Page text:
This is a working copy. Please do not edit until March 2. Authored by Diane Deluca (2009)
Cyberscholarship, also referred to as e-scholarship or digital scholarship, is the new direction of traditional academic scholarship. The increase in use of digital technologies in higher education is transforming how scientific and scholarly information is generated and presented. New digital tools and mediums, like digital libraries and online datasets, are available that are changing the form of academic research.
Our Cultural Commonwealth Report states that Cyberscholarship fulfills the following functions:
- Building a digital collection of information for further study and analysis
- Creating appropriate tools for collection-building
- Creating appropriate tools for the analysis and study of collections
- Using digital collections and analytical tools to generate new intellectual products
- Creating authoring tools for these new intellectual products, either in traditional forms or in digital form
Cyberscholarship relies on the digital libraries, electronic research tools, collaborative tools and presentation and publishing tools available because of an institution’s cyberinfrastructure. A computer can scan and analyze far more documents than a researcher can read. Research data as well as text can be analyzed by computer software. Researchers can communicate and collaborate independent of geography with online collaboration tools. Research findings and academic material can be presented in whole new ways with audio, visual and text presentation tools. This new form of research is what is called cyberscholarship (Arms, 2008).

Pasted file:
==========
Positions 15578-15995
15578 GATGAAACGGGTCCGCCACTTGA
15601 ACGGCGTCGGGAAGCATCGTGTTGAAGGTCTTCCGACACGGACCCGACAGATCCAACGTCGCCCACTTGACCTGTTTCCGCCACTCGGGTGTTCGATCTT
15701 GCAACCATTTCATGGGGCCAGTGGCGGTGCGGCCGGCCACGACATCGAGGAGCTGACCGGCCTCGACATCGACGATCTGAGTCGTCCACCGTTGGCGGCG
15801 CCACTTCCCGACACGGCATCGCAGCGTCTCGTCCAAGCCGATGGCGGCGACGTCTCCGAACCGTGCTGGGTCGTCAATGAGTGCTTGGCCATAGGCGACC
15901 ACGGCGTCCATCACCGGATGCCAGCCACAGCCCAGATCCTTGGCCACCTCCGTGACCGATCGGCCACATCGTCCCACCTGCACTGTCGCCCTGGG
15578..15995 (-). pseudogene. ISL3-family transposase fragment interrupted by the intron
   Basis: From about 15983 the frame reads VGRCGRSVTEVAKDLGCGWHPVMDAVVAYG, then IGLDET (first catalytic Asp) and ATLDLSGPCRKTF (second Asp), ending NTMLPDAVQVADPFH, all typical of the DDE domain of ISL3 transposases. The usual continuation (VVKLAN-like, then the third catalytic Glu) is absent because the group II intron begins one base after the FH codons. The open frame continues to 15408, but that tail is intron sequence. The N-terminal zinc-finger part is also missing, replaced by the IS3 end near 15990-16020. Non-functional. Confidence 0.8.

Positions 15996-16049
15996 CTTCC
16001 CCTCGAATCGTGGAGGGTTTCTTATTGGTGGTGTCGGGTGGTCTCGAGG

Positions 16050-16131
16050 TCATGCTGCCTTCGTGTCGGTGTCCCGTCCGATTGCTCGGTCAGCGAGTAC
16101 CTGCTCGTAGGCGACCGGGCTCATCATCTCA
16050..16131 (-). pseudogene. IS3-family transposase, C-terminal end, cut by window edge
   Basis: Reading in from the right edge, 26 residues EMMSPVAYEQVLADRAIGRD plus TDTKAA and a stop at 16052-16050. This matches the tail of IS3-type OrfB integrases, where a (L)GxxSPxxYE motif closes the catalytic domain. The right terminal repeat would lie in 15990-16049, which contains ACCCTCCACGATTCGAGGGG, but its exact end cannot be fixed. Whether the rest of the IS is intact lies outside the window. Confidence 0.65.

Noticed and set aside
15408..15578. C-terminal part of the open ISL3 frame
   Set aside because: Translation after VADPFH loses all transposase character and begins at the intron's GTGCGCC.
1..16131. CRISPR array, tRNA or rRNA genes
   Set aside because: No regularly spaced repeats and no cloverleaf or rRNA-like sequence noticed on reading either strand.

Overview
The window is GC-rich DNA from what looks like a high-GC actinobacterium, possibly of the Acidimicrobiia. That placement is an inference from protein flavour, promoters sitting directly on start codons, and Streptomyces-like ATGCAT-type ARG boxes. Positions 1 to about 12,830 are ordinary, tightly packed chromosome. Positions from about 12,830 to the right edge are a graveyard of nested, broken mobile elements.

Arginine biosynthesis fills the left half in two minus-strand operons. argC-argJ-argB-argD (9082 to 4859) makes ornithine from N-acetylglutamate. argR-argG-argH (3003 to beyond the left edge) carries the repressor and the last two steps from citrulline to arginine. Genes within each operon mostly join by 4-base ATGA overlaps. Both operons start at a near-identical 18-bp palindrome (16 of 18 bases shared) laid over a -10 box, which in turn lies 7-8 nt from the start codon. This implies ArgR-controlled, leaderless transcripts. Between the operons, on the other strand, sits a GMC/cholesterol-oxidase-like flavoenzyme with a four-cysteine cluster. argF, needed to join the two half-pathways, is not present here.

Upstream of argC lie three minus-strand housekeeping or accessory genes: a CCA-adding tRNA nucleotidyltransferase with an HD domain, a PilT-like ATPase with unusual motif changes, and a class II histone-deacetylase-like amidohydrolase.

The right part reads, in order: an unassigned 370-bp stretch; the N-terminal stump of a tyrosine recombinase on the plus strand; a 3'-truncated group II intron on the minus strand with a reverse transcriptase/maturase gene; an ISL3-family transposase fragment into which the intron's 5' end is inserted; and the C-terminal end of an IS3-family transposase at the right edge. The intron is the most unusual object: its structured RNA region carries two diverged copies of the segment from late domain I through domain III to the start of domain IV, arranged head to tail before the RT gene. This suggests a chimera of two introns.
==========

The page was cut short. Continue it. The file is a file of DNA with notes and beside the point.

In terms of cyberscholarship, simply creating huge databases and aligning them with very powerful computers and software to mine, sort and analyze the data, while useful, is not enough. Humans create meaning, not computers; computers can only help facilitate the meaning-making process (Murray, 2007). Cybersholarship enables academics to participate in shared knowledge creation, so if academics are to utilize technological tools to take their research to the next level then those technological tools need to be up to the task.
Web-based social networking and collaboration tools that have the ability to understand knowledge and users and intelligently link them together are integral in cyberscholarship. These tools are designed to understand what user’s, in this case academic’s, areas and interests of knowledge are, and relate them across different communities and disciplines to other users who may be involved in similar activities (Green and Roy, 2008). The goal is to create an environment where researchers in different locations, cultures and disciplines might work together in ways they never before conceived of where new knowledge and ideas could evolve.